PK principles will be discussed first, followed by PD, and finally how they are integrated [3, 4].


Prior to drug administration, and in the absence of circadian rhythms and during a short period of time, values of the measured response (i.e. baseline) remain constant, indicating that response, per se, does not vary over time. But as soon as a drug enters the body, the response variable will display a certain profile over time that is influenced by the PK properties of the anaesthetic drug. Therefore, one essential component in understanding the time profiles of a response is PK.

PK can be expressed in different ways: (1) characterization of the time course of the concentration of the active compound(s) [drug and/or metabolite(s)], generally in plasma, or (2) what the body does to the drug.

It has to be emphasized that PK is not just the measurement of plasma or tissue drug levels. Proper PK practice involves a modelling exercise with the aim to get precise PK parameters that accurately represent and quantify the main physiological process responsible for the fate of the drug in the body [3]. Before starting to describe the most commonly used models in anaesthesia, it is important to consider biopharmaceutics and data related aspects.

Usually during surgery, anaesthetics are administered intravenously, and in those cases exact information on the infusion rates and the corresponding amount delivered during each infusion have to be carefully recorded. In other areas of anaesthesia practice such as pain control, drugs are also given orally or subcutaneously, and therefore formulation type, mode and route of administration, as well as dose and dosing schedule are important factors to be taken into account.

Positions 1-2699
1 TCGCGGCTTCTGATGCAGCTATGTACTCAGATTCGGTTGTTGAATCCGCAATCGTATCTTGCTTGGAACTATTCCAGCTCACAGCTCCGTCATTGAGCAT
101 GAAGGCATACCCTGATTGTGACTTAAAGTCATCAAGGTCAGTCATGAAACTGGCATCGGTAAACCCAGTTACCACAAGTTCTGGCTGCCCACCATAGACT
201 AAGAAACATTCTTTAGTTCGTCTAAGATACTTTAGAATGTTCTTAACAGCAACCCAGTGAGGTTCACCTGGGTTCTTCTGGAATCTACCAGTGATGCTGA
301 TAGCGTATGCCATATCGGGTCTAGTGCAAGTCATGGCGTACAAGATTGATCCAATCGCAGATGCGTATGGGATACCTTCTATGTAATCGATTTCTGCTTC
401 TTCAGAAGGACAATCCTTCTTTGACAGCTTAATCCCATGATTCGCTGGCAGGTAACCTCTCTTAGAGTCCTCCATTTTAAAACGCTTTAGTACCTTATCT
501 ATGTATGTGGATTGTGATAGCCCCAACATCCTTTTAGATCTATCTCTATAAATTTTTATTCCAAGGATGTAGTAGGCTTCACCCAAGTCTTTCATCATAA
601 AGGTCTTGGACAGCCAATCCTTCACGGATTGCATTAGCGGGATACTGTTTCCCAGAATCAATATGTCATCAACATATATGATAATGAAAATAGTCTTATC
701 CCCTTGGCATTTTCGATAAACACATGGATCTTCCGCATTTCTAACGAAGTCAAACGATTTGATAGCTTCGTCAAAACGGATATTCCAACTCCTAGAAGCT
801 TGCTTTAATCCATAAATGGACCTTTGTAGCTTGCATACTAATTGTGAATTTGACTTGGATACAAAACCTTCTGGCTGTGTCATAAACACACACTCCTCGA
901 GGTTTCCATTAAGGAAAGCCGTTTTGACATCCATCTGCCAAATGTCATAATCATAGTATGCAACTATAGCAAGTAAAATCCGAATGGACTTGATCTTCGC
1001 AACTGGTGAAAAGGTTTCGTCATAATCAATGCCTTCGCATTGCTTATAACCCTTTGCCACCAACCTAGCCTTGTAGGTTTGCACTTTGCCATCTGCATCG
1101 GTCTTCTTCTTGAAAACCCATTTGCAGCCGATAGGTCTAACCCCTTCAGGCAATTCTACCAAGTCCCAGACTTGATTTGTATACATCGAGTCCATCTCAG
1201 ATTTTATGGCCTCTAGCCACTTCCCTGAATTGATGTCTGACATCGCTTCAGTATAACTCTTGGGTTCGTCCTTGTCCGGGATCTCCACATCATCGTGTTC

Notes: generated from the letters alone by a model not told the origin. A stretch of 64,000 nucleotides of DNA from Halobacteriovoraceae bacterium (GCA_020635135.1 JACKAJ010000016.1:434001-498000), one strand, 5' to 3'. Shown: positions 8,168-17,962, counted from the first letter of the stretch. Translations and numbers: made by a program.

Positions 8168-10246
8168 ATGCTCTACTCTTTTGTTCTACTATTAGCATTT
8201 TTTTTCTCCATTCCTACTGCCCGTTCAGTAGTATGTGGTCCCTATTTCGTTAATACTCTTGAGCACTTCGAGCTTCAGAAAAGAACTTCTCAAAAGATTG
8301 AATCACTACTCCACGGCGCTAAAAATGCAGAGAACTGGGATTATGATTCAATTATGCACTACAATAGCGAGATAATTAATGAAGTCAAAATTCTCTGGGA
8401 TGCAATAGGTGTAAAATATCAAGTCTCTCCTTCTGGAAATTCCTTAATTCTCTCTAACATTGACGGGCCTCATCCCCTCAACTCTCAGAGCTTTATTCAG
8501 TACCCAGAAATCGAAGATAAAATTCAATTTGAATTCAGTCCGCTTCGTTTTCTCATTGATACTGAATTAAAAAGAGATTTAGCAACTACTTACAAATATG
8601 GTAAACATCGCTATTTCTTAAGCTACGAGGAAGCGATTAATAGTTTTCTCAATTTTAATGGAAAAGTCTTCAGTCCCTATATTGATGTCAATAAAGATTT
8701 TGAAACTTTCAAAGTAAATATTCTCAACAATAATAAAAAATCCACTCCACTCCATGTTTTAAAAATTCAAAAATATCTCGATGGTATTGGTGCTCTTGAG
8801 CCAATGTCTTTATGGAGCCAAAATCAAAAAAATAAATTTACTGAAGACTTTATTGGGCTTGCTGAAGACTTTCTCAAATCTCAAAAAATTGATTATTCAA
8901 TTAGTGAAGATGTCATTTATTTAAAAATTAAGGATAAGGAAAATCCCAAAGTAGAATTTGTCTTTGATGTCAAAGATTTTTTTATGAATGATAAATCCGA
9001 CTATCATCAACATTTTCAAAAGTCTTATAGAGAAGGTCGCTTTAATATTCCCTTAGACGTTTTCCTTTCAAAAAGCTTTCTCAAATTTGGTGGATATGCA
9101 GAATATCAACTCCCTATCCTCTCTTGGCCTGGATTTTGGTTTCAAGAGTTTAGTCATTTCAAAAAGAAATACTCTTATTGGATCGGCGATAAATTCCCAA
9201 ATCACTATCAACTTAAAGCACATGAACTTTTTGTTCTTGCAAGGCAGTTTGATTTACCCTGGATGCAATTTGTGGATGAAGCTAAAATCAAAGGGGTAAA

To perform a proper PK modelling exercise, in addition to the accurate dose- and administration-related aspects commented on above, longitudinal levels of the concentration of drug in plasma are required. Plasma drug concentrations can be obtained either from arterial or venous blood. The operating room setting with an unconscious patient offers the opportunity to gather several early blood samples which, as will be discussed later, has important implications in allowing proper characterization of the onset of drug action. For example, to characterize the PK profile of propofol, arterial blood samples were taken at 0, 1, 2, 4, 8, 16 minutes and beyond after the first bolus injection [5].

Empirical Pharmacokinetic Compartmental Models

The most common approach in PK is to consider the body of the patient to be made of several compartments. The three compartment model is one of the most frequently used models in anaesthesia [6]. Figure 2.2 represents schematically the structure of the three compartment model and its parameters. Chapter 1 discusses the compartment approach in more detail.

Fig. 2.2 Schematic representation of a three compartment PK model. V, V2 and V3, represent the apparent volume of distribution of the central, peripheral shallow and peripheral deep compartments, respectively; CLD1 and CLD2 are the inter-compartmental distribution clearances, and CL corresponds to the total plasma elimination clearance.

It is important to point out that besides using volumes and clearances, the primary PK parameters, PK models can be expressed in other parameters such as V, k12, k21, k13, k31 and k10. Both parameterizations are mathematically indistinguishable. In fact the above first order rate constants are equal to CLD1/V, CLD1/V2, CLD2/V, CLD2/V3 and CL/V, respectively. Primary PK parameters depend only on the physiopathology of the patient, whereas the first order rate constants are secondary PK parameters depending on the primary PK parameters. Therefore, if we want to investigate the influence of patient factors on the PK drug properties, use of volumes and clearances is the best parameterization approach.